How parents can help their kids get onto the property ladder
Affordability issues have eroded the dream of home ownership for many millennials, particularly in major cities where price hikes outpace the time it takes to save a deposit.
For parents wanting to see their children reach their property goals, the challenging climate can be just as frustrating – particularly if they’re not in a position to contribute financially. So, how can first home buyers get a leg up on the property ladder, and what can their parents do to help?
For Tor Roxburgh, the first step was teaching her three kids to diligently save money – no matter how small the amount. Second was being open to non-conventional housing options, which have emerged to meet a changing landscape.
This is what led her to the Assemble Model – a housing model that bridges the gap between renting and owning your home, allowing residents to lease their home for five years while they save for their deposit.
Unlike other rent to buy schemes that can be considered risky, with the Assemble Model, rent is agreed upfront at a market rate and residents can get their bond back and keep their savings if they decide to leave. There’s also ongoing support and financial coaching to help them reach their goal.
Tor went along to one of the community presentations and gathered information to show her son, Caspar (30) and his girlfriend, Elisa (27), who were living overseas and planning their return.
“I didn’t want any of my kids living in one of those apartment buildings with few windows and natural light; I had a look at one-bedroom apartments in these type of buildings with my daughter and they were really shocking,” Tor says.
“What really appealed to me about Assemble was the collaborative design aspect. The Assemble team works with the community that is going to live there and incorporates their thoughts and needs into the design… things the residents are going to want and that they’ve helped conceive.”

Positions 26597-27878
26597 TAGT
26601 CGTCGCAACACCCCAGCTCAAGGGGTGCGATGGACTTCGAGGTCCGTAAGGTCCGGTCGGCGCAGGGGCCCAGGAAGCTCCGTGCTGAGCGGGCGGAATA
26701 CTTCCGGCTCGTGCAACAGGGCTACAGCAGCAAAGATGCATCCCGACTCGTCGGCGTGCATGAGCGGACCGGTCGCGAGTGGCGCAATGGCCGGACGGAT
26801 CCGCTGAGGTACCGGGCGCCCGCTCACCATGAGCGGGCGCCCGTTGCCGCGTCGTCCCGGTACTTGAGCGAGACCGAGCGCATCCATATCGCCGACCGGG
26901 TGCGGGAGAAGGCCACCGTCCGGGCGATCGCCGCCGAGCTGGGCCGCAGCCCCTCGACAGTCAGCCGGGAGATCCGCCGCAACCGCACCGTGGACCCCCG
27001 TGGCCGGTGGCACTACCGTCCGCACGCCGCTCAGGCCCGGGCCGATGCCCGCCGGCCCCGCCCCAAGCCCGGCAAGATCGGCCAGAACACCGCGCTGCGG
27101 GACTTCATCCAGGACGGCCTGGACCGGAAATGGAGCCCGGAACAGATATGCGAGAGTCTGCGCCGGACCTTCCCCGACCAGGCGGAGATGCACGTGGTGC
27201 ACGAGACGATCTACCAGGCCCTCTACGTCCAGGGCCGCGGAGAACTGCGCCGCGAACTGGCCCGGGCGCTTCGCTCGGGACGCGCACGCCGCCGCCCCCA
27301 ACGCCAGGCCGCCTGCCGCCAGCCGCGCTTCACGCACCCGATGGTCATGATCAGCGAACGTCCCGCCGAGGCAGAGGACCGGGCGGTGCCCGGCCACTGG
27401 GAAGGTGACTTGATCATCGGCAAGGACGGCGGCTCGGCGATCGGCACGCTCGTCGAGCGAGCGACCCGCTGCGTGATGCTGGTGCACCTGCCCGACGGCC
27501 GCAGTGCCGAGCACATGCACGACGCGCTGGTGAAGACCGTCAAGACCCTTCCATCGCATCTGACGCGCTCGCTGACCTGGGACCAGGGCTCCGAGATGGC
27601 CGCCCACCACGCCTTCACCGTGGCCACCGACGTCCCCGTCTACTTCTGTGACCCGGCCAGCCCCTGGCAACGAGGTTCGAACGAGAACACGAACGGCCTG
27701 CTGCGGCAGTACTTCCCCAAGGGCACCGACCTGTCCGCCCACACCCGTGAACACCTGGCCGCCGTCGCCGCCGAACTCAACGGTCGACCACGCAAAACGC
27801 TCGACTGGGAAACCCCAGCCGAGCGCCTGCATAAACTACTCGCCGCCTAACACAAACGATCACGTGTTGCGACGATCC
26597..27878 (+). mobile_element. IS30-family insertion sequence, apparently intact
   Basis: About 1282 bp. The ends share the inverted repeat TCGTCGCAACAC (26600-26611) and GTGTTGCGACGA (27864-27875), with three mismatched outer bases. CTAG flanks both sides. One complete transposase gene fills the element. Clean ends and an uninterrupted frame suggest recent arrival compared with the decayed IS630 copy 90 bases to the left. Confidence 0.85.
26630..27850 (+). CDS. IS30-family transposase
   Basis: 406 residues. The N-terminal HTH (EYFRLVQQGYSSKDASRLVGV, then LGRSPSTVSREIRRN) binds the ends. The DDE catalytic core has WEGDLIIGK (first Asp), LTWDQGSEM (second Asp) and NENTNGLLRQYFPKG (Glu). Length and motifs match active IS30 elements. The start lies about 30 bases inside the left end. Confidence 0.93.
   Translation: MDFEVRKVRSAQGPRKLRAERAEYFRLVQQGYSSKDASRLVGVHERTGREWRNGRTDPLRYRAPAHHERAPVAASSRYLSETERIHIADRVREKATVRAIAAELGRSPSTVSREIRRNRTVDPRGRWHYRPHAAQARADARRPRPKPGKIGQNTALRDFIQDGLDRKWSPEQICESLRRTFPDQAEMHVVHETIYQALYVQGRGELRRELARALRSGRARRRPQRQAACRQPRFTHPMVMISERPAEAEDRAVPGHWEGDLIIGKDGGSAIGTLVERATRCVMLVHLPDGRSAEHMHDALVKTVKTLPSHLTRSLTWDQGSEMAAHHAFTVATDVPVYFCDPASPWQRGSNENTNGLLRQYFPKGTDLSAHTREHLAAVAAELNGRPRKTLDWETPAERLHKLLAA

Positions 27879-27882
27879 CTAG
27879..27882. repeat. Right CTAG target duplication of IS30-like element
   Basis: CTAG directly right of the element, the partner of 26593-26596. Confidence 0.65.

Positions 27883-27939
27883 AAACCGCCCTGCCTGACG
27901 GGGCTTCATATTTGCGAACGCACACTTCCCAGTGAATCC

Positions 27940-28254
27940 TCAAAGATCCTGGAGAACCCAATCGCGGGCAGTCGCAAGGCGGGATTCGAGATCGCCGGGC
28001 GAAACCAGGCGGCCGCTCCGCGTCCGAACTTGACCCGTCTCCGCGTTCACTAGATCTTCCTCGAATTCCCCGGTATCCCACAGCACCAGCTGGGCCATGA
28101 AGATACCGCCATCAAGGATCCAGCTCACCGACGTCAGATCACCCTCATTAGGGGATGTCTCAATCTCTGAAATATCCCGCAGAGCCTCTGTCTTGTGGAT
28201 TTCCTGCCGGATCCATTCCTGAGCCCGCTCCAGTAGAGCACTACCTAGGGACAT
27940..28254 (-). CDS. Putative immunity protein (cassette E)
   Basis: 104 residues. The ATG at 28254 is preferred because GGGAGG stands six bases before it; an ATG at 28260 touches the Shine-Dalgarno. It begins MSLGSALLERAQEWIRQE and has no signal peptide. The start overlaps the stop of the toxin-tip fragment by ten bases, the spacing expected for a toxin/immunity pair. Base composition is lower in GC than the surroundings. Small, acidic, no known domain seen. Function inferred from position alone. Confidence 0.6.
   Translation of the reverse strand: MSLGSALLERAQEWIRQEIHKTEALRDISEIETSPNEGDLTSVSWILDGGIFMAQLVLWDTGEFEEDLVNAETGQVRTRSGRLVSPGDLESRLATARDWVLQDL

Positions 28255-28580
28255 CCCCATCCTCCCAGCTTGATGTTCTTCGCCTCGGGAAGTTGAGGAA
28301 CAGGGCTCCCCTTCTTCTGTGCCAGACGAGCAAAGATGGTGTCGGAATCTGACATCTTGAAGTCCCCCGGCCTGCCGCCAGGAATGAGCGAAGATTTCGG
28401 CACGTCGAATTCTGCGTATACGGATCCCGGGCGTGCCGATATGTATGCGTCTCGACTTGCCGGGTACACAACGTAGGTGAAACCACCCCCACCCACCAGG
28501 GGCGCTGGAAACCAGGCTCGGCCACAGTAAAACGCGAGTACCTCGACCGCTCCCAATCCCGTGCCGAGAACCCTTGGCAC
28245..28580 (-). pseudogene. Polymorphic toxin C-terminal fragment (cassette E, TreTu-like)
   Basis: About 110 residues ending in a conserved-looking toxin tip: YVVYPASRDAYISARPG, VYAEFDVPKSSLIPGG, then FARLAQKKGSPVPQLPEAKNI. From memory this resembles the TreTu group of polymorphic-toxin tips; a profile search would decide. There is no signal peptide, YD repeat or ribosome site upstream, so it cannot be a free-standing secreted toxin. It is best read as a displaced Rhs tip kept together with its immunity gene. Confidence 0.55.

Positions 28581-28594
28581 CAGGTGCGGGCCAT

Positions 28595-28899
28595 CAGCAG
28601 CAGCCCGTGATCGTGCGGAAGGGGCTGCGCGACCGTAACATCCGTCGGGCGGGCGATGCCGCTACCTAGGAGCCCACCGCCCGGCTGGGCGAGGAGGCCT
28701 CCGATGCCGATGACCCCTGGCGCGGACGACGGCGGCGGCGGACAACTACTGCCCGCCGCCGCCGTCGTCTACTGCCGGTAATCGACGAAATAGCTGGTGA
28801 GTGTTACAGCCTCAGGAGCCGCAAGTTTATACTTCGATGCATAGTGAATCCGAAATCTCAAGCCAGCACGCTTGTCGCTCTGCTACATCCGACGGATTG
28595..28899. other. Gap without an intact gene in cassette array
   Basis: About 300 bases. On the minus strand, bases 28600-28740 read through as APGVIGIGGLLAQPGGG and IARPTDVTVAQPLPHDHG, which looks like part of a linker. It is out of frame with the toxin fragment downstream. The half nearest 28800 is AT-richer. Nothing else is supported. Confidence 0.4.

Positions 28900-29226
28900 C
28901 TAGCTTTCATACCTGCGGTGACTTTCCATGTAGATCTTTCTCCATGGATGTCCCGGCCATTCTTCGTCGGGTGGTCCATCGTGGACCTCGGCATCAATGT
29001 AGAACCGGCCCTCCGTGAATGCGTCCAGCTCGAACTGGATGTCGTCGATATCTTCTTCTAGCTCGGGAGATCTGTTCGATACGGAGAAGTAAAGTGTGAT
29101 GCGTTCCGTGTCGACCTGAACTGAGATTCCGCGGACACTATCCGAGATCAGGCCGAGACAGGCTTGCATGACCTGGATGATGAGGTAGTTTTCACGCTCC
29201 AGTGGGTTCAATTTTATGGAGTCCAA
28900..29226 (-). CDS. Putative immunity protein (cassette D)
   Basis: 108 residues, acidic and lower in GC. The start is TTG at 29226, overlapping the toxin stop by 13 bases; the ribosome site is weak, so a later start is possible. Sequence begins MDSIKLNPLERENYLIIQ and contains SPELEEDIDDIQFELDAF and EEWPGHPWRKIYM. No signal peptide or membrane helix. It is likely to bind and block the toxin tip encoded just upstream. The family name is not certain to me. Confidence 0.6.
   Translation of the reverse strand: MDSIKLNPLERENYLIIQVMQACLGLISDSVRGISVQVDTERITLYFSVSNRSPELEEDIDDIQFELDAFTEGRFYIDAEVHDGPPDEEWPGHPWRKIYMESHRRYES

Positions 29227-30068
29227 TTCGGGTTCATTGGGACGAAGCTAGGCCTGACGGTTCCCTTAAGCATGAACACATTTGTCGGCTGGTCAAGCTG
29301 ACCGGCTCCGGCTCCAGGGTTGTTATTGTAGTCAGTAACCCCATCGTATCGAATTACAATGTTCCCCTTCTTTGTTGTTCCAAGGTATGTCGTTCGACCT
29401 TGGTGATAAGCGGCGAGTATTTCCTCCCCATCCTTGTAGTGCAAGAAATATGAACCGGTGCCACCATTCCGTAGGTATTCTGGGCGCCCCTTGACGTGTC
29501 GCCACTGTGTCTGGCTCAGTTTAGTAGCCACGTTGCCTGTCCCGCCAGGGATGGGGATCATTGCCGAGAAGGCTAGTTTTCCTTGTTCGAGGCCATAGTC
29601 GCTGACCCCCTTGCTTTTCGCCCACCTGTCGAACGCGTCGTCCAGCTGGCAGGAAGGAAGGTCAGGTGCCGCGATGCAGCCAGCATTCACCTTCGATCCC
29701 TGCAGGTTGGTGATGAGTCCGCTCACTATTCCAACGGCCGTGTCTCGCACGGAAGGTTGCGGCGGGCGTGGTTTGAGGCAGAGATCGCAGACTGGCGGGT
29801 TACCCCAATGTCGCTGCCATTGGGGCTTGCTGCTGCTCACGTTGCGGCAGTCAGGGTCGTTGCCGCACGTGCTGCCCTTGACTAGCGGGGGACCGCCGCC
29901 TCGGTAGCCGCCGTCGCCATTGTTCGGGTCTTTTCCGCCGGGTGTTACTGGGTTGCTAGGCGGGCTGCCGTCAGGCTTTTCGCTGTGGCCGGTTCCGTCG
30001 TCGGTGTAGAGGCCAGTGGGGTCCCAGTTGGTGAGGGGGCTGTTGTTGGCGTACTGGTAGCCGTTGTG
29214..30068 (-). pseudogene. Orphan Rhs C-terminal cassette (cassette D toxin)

Taking the leap
When Caspar and Elisa returned to Melbourne, they entered the ballot for Assemble’s 393 Macaulay Road in Kensington and secured a two-bedroom apartment in the building, which is now fully allocated. They were drawn to the project’s inner-city location, community focus and flexibility.
“To get a nice place not far from the centre of the city, you dream of it… everyone thinks about buying a house one day and I’d been saving for a long time,” Caspar says.
“If I was signing a contract to buy now, rather than rent first with the option to purchase later, there’s no way I would have signed. The Assemble Model gives me the flexibility I need at this time in my life… [Elisa] and I are both travelling a lot with work and it’s likely we’ll need to relocate for a period in the next five years. With Assemble, we can wholly sublet the apartment for a maximum of two years. It was a deal-breaker for us.
“We were attracted to Assemble’s quality design, with lots of natural light, and they’re deliberately not done on the cheap. There are so many rubbish apartments out there; I know because we looked at renting them.”
“We liked the community aspect,” Elisa adds. “The model is people-oriented.”
The project’s design includes a range of communal features such as a lending library, kids’ sandpit, herb garden, dog-washing space, a workshop and a multi-purpose community room.
Providing a boost
Tor says she wanted to kickstart her kids’ saving habit by setting up an account for each of them, and then divvying up $3000 she’d received from her late father. She contributed about $30 a month into each account for over three years, as an incentive for them to keep saving.
“All of my kids felt really hopeless about their prospects of getting to the property market, so it was really important to help them get started with saving and taking concrete steps to take control of the process,” she says.
“It was a very token amount that I co-saved, but they have all continued to save based on that initial stimulus. Housing is so difficult now that if you’re going to have a chance of getting a deposit together, that is what it takes.”
Caspar echoes that sentiment and the significance of every little deposit.
“[Mum’s] message was that just because it’s difficult, doesn’t mean you shouldn’t try; that we should be aspirational. At first I was laughing at the idea of being in a position to buy – that was eight years ago. But the savings started to build up and it was really helpful psychologically.
“I saw that if you plug away, saving even a little bit, it adds up. Time is your friend.”
Find out more about the Assemble Model and upcoming projects here.